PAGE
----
Weekend Open Thread   9 comments

Another week ends, so let’s do a weekend open thread, and you folks can discuss any topic you like.

For my part, I was looking over my Spotify music list, and I noticed the artist most represented there was Billy Joel, with 12 songs. It occurred to me I only mentioned him once on a weekend open thread, and that was in a category. Now let me put up my three favorite Billy Joel songs:

1. Pressure (1982): Few artists have so perfectly nailed the concept of pressure as Billy Joel. How he came up with the song is rather amusing:

When I was starting out and trying to get things going, the pressure was if you don’t get things going, they’re going to throw you out of this apartment. There was that kind of pressure. “I’m hungry,” my stomach was going, “pressure, food.” I think that’s pretty intense pressure. The pressure I was writing about in this song wasn’t necessarily music business pressure, it was writing pressure. … At the time, I was saying, “Well, I gotta write some more stuff for the album”; I was about halfway through, and I said, “Well, what am I gonna do? I don’t have any ideas, it’s gone, it’s dead, I have nothing, nothing, nothing. There’s nothing.” And then the woman who is my secretary came into the house at that point and said, “Wow, you look like you’re under a lot of pressure. I bet you that’d be a good idea for a song.” And I went, “Thank you!” (from Wikipedia)

I hope he gave that secretary a bonus…

2. My Life (1978): If ever there was a libertarian theme song, My Life is it. If I may, allow me to interpret part of the lyrics from a libertarian perspective:

They will tell you, you can’t sleep alone in a strange place [liberal nanny statism aka “let’s provide housing for everyone”]
Then they’ll tell you, you can’t sleep with somebody else [social conservative dogma]
Ah, but sooner or later you sleep in your own space
Either way it’s okay to wake up with yourself [Joel slam dunks them both!]

Admittedly, I doubt Joel actually intended the song this way. The song is more of a rebuke to all the busybodies of the world who want to tell the rest of us how to live. No doubt, we have all felt empathy with this song at some point in our lives.

One added treat: The start of the following video begins with the intro of another of Joel’s songs, Stiletto, which is also one of my favorites.

3. Prelude/Angry Young Man (1976): Although this song was never officially released as a single, it first appeared on Joel’s 1976 Turnstiles album. It has been a staple of his live shows ever since, and you can find multiple videos of him doing it live on Youtube. In my opinion, I think this song, and especially the Prelude introduction, may be the most challenging piece of piano music ever written, requiring extremely good hand-eye coordination, on top of being able to play the piano quite well. I pulled up one educational video of this guy explaining how to play this song, and I noticed he missed one of the keys in Prelude. In all 4 videos which I saw Joel playing, he never missed it once. Following is one of Joel’s older performances, but it is a bit higher energy than his more recent ones. Notice the sheer speed of his hands on the piano keyboard:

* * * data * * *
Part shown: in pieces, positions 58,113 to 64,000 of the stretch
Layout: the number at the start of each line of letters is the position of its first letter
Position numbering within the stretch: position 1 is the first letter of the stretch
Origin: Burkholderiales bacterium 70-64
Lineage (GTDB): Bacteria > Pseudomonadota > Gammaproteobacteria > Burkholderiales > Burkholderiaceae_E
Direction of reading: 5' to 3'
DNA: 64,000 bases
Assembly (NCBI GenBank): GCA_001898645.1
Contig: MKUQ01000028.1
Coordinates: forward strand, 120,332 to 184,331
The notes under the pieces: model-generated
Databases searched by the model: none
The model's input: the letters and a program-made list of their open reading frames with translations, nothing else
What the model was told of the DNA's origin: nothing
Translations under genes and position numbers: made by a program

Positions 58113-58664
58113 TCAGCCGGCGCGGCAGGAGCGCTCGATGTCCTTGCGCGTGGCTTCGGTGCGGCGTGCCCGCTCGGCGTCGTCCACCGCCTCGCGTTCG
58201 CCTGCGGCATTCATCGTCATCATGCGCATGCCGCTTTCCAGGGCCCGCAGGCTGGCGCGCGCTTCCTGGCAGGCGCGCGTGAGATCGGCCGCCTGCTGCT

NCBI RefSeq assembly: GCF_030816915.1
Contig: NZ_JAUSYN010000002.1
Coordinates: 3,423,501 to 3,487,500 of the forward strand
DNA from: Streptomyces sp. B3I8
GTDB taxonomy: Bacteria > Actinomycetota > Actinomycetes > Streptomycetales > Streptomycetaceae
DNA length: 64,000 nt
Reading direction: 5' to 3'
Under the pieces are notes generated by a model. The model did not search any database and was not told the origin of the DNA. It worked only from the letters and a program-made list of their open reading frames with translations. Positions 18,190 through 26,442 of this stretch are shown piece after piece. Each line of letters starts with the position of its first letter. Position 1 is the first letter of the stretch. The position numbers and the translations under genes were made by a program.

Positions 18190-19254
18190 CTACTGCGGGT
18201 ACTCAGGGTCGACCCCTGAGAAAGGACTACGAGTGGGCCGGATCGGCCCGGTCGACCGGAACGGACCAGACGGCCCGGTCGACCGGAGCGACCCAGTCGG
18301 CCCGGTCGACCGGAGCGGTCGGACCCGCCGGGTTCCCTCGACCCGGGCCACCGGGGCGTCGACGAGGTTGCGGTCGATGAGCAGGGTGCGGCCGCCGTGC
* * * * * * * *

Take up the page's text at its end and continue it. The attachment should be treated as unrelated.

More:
Heck, I can’t even type that fast!

And on that note, enjoy your weekend folks, and let’s come back and do it again next week!

PORTFOLIO UPDATE: My IRA finished the day down 0.13%.

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Posted January 17, 2014 by edmcgon in Music, Open Thread, Portfolio

9 responses to “Weekend Open Thread

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  1. Billy Joel would be my top best musician of all time. Growing up I play piano and at the age of 13 I did a good job playing Piano man.
    My top 3 would be
    3. Captain Jack
    2. We Didn’t start the fire
    1. Piano Man

  2. “Admittedly, I doubt Joel actually intended the song this way. The song is more of a rebuke to all the busybodies of the world who want to tell the rest of us how to live. No doubt, we have all felt empathy with this song at some point in our lives.”

    I agree with you Ed. It is interesting how people really put will “read” a song differently depending on their view points.
    I remember a song that went like “Sailing away…”, and not being a sailor I imagined it as drifting in my mind, but I mentioned it to a friend that sails, and he took the song quite literally.

    And it gets even more interesting over time. You have a song written say 20 years ago and with a certain culture and such, then over time view points change, and all of a sudden everyone things the song means something different.

    This works with predictions too (if properly done to be vague enough. ๐Ÿ™‚ )

  3. I was called out on half of my position in ANGI. Here’s the final line.
    1-13 at 14.73. Sold Jan 15 calls for .46 reducing my cost to 14.27. Called at 15.00 for a profit of .73 5.1%. Not selling calls yet on the remaining shares I bought on 1-15 for 14.83. I’m going to gamble on it going higher. I may add more if it continues to show strength, Charts look good.
    I know there is an urge to buy stocks that are going lower. Don’t over look stocks that are showing strength. You might get better results with less risk.

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